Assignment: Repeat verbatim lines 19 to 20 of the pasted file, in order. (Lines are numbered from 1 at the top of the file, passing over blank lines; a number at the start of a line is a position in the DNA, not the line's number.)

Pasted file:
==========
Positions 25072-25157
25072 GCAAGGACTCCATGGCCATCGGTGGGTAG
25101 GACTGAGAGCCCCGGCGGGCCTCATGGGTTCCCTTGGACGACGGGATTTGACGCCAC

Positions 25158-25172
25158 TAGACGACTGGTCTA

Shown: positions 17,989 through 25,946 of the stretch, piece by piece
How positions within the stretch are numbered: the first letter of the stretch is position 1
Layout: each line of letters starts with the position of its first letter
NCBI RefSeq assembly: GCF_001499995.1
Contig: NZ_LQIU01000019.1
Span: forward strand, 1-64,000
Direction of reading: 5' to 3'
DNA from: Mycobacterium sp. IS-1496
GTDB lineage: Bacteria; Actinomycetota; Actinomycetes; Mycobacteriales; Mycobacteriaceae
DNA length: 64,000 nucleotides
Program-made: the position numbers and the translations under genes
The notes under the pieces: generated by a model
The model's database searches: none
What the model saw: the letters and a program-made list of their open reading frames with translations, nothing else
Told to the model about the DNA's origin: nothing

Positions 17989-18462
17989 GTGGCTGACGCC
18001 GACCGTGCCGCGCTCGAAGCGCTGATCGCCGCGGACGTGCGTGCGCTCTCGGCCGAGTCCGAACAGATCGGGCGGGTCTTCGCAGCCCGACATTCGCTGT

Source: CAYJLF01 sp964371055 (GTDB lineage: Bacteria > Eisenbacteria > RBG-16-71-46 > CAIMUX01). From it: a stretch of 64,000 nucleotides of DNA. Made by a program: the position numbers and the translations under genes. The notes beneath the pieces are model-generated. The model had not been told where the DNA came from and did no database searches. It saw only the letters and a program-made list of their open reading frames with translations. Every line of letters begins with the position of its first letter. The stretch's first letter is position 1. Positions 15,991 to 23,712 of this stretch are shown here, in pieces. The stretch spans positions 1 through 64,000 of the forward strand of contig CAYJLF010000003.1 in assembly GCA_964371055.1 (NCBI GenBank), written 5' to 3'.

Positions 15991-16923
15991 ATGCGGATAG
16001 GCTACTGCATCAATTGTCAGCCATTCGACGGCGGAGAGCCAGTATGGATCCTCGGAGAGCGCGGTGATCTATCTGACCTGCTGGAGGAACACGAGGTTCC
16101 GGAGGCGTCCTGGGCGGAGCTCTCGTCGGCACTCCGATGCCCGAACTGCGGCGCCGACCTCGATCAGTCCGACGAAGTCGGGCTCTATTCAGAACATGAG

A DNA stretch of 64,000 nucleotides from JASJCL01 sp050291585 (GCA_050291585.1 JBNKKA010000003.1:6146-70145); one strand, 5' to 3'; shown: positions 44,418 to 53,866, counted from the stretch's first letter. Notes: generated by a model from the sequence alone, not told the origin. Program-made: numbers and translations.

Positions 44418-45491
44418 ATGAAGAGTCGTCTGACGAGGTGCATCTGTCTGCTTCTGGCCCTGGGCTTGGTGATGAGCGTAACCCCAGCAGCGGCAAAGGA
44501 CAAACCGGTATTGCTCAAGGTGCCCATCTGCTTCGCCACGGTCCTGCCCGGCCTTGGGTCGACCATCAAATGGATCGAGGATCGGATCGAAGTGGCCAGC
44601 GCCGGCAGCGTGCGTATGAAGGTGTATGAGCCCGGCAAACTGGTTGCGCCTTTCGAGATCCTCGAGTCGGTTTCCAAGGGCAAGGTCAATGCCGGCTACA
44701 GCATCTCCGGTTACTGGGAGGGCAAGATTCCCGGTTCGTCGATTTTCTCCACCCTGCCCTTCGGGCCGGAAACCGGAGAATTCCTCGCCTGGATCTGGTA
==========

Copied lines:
What the model saw: the letters and a program-made list of their open reading frames with translations, nothing else
Told to the model about the DNA's origin: nothing